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  7. Our family could live off coconuts! The kids especially love green coconuts with the soft scoop-able flesh. I keep promising them the next time we go to Vietnam they can have as many as they like! Enjoy the rest of your trip.

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  8. Bellissimo reportage sul cocco che io amo molto....bellissime le foto...Un bacio Ale.

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  9. That was an amazing story. I am so jealous! Those are some great pictures too.

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  10. Che dire rimango incantata da queste foto meravigliose!

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  11. wow, that is an all-purpose coconut, put to so many uses :)

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  12. @ Emma, I think that coconut must be the perfect food for growing kids :-)!

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  13. I am very familiar with coconuts and how these people treat coconut is similar to what we usually do traditionally in Indonesia. I love young coconut meat and we always enjoy it poached in a sauce, made of palm sugar and a drizzle of coconut milk. We also drink the juice of young coconut anytime we want in Bali. My grandmother used to make broom out of coconut leaves, and some sculptures are made of coconut trees. You can find any bowls, spoons, forks, and other kitchen utensils are made of coconut trees in Bali. Even the Javanese use the fibre of the skin to light the fire and crafts. One coconut tree goes a long way!

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  14. Arfi, first of all I like to inform you that you are comment n.4,000! :-)

    I remember coconut from Bali and Jakarta, and everywhere in the Pacific and tropical Asia. And it is a great building material for huts and fales. It is truly the tree of life.

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  15. i had no idea how to approach a whole coconut! my daughter gets so excited when she sees them in the shops :)

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  16. Lovely post. To sip the water fr/ a cold coconut on a hot day is such a treat.

    (To answer your ? about BWW, yes, please do use your cell phone camera. You can take some fab shots w/ it. I encourage it. : })

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  17. Such beautiful images...so much to learn about coconut..I just love the taste of it! Hope all is well my friend...it is always such a joy to visit you. xoxo

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  18. All is well Koralee, there are sad moments though.

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  19. Hehe I love that they've got a coconut stop! Fresh coconut juice is so refreshing isn't it! :D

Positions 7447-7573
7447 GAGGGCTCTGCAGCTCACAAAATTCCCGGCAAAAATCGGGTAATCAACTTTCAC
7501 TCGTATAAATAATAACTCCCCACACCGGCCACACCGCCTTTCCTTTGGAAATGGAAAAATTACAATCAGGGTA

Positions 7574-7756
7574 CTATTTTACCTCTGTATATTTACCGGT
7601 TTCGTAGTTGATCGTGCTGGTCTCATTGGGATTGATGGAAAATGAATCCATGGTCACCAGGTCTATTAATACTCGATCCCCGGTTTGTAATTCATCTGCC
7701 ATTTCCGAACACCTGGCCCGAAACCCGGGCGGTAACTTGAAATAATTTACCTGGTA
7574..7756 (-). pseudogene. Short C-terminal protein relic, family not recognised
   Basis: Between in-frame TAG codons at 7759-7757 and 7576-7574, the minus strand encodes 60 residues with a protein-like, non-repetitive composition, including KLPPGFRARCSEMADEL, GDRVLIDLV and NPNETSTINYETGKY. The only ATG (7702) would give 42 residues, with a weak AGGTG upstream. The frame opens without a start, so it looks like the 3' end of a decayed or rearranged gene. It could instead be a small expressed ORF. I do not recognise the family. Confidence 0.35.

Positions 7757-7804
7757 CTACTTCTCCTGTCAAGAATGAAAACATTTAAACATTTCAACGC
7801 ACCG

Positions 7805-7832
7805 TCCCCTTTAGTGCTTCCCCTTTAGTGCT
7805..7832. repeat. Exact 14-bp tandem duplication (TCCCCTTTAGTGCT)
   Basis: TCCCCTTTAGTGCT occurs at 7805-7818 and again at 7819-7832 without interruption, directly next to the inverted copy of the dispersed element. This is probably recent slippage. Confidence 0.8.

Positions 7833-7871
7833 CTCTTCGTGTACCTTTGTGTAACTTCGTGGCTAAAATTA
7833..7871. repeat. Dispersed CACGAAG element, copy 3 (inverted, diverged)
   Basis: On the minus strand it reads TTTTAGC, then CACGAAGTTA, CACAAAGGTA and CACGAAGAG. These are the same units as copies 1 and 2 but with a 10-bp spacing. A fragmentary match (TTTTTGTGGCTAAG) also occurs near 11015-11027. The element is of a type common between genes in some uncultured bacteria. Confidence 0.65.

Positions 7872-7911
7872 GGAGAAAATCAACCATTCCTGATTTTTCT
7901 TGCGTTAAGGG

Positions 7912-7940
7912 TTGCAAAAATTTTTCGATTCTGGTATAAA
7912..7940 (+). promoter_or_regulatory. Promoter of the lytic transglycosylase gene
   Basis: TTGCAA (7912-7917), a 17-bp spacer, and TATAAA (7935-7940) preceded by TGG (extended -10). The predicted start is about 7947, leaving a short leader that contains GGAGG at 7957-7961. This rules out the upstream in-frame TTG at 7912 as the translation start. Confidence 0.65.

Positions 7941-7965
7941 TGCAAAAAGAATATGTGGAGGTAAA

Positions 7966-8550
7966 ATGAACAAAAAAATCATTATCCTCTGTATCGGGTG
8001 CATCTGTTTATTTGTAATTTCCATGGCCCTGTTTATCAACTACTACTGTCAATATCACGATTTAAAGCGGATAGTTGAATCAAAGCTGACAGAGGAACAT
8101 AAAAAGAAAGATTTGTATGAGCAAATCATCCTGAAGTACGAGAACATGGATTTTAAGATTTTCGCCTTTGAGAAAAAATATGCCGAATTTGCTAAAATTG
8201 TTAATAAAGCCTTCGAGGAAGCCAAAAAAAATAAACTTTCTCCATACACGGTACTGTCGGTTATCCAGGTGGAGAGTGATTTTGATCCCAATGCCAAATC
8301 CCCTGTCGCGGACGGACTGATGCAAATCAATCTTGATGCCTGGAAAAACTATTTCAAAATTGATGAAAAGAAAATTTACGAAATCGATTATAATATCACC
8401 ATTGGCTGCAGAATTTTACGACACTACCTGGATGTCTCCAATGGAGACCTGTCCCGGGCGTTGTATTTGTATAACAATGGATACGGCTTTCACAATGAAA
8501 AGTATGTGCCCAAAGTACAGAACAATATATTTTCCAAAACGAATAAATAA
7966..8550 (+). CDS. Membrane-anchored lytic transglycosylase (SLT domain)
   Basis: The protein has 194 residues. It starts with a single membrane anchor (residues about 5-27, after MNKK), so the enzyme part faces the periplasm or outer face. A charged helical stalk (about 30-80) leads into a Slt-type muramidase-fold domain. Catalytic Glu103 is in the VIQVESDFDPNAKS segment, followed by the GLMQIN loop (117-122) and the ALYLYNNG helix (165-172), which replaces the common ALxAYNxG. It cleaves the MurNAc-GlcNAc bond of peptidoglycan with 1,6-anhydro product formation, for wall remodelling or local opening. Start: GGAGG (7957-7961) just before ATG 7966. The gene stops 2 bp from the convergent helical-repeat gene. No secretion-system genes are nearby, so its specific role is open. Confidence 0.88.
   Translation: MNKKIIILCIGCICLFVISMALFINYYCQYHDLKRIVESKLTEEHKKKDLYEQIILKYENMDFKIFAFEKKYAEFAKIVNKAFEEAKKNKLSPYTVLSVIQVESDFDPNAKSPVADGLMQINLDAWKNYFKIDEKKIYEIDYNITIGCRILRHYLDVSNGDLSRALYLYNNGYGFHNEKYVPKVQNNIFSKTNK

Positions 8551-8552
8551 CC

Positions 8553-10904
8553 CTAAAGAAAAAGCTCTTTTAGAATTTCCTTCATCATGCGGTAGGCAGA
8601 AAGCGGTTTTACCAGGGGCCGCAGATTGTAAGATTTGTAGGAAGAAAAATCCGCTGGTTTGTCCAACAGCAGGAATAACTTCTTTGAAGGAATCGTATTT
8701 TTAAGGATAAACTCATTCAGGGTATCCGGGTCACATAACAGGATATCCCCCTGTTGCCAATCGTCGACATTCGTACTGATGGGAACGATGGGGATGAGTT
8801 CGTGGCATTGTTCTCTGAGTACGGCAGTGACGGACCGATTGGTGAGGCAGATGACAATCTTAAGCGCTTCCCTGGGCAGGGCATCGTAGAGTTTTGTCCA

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  20. I like coconuts but never had the water. Is it sweet? It looks good!

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  21. queste son le cose che fanno la differenza in una vacanza, un bel racconto attraverso le immagini, ciauzzzzzzzzz

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  22. @ SNF, coconut water is not sweet, but not bitter either, is well rounded, and refreshing :-)

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  23. Now I see it all in context! No more info will fit in my brain so I'm treating myself to a bit of blog hopping ^_^ Gochisousama for tonight!

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  24. Foto bellissime, io lo adoro il cocco fresco, mi ricorda le vacanze che facevo prima che arrivassero i figli, peccato che qui da noi non si trovi. Ciao. ALESSANDRA

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  25. Che meraviglioso report, Alessandra! Mi hai insegnato un sacco di cose che non sapevo. Il cocco fresco non l'avevo mai nemmeno visto! Grazie mille!

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  26. Niue coconut is a staple it have many uses, for food and crafts. Most Niue dishes have coconut as part of it mainly in cream, baked or fresh. I live in Niue, born and grow up there.

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  27. @ Globalpeace, I learned a lot about coconut, and you live in a beautiful place :-)!

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  28. ora che ho avuto a che fare con il cocco questo post è ancora più interessante, ovviamente i cocchi che arrivano qui sono già più secchi, quelli che si vedono in queste foto esprimono tutta la loro freschezza, non avevo pensato ad aggiungerlo in insalata e visto che si avvicina la stagione dei piatti freschi me lo devo segnare, grazie di avermelo ricordato, ovviamente mi piacerebbe un sacco avere un vicino che mi passa i cocchi ^________^ bacisssimo!!!